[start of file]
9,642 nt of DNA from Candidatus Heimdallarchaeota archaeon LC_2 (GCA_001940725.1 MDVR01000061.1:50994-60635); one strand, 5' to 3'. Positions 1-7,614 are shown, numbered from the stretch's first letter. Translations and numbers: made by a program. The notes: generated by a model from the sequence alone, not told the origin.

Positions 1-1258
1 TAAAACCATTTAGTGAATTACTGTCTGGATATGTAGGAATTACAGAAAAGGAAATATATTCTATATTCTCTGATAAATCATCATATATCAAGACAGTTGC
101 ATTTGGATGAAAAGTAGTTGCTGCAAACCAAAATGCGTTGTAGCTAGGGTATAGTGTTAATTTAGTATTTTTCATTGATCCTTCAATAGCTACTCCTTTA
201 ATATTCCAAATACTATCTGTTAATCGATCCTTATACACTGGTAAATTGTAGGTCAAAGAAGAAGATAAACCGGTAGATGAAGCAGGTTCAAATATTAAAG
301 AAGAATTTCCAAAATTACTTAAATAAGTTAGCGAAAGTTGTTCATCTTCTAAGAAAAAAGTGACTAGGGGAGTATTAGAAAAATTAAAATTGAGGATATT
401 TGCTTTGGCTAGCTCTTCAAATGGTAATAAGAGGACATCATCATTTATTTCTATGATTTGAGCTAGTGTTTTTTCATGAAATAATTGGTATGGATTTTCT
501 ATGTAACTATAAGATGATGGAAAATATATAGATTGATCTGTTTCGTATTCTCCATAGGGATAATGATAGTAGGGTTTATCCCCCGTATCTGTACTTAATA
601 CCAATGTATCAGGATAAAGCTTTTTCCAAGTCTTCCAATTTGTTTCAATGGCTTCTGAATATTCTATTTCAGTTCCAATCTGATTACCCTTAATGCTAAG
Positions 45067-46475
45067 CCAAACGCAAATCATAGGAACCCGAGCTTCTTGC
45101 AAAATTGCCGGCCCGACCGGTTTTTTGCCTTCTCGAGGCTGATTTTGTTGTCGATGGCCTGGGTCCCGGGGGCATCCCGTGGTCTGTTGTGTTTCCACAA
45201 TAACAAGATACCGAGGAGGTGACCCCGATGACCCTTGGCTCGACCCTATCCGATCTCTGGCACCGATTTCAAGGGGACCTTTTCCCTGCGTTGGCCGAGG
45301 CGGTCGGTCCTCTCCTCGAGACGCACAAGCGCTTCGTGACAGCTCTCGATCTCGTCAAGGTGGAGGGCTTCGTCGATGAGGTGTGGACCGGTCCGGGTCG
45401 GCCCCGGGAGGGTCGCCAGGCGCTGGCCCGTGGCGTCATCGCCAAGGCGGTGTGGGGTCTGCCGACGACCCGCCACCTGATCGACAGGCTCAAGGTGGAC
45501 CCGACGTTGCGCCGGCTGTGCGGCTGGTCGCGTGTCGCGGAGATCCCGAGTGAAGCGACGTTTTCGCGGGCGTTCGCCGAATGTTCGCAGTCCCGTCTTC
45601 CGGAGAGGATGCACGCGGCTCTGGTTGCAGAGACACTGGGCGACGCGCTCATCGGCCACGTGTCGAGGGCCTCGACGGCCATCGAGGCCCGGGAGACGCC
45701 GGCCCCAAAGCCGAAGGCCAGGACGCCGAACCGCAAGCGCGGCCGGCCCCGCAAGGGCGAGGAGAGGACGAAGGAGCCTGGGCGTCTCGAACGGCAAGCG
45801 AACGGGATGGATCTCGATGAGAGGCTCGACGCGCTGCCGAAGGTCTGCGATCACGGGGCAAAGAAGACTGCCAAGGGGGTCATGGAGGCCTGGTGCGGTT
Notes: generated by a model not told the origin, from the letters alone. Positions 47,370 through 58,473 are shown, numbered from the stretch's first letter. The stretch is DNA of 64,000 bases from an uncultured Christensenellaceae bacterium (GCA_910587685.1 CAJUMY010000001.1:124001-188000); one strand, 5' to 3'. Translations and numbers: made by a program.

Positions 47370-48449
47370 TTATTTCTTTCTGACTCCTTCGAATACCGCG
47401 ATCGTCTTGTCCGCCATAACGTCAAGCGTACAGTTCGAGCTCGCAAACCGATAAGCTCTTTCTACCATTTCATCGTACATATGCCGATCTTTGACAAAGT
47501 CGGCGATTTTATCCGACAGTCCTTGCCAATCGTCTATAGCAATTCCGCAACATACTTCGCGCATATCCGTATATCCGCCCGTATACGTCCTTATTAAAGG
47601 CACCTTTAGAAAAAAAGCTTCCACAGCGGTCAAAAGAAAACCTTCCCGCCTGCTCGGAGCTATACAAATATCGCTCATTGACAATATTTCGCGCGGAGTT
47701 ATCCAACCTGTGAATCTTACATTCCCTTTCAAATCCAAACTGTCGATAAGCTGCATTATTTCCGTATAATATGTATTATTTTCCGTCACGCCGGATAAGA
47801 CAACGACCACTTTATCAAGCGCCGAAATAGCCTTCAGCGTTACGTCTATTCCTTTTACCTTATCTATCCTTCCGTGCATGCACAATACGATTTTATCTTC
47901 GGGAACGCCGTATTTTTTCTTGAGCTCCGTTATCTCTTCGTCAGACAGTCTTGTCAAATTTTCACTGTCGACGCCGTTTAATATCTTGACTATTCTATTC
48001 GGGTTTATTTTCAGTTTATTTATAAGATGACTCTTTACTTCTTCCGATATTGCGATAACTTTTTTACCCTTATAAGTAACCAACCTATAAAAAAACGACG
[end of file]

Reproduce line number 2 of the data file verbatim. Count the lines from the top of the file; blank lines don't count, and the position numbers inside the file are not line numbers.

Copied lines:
Positions 1-1258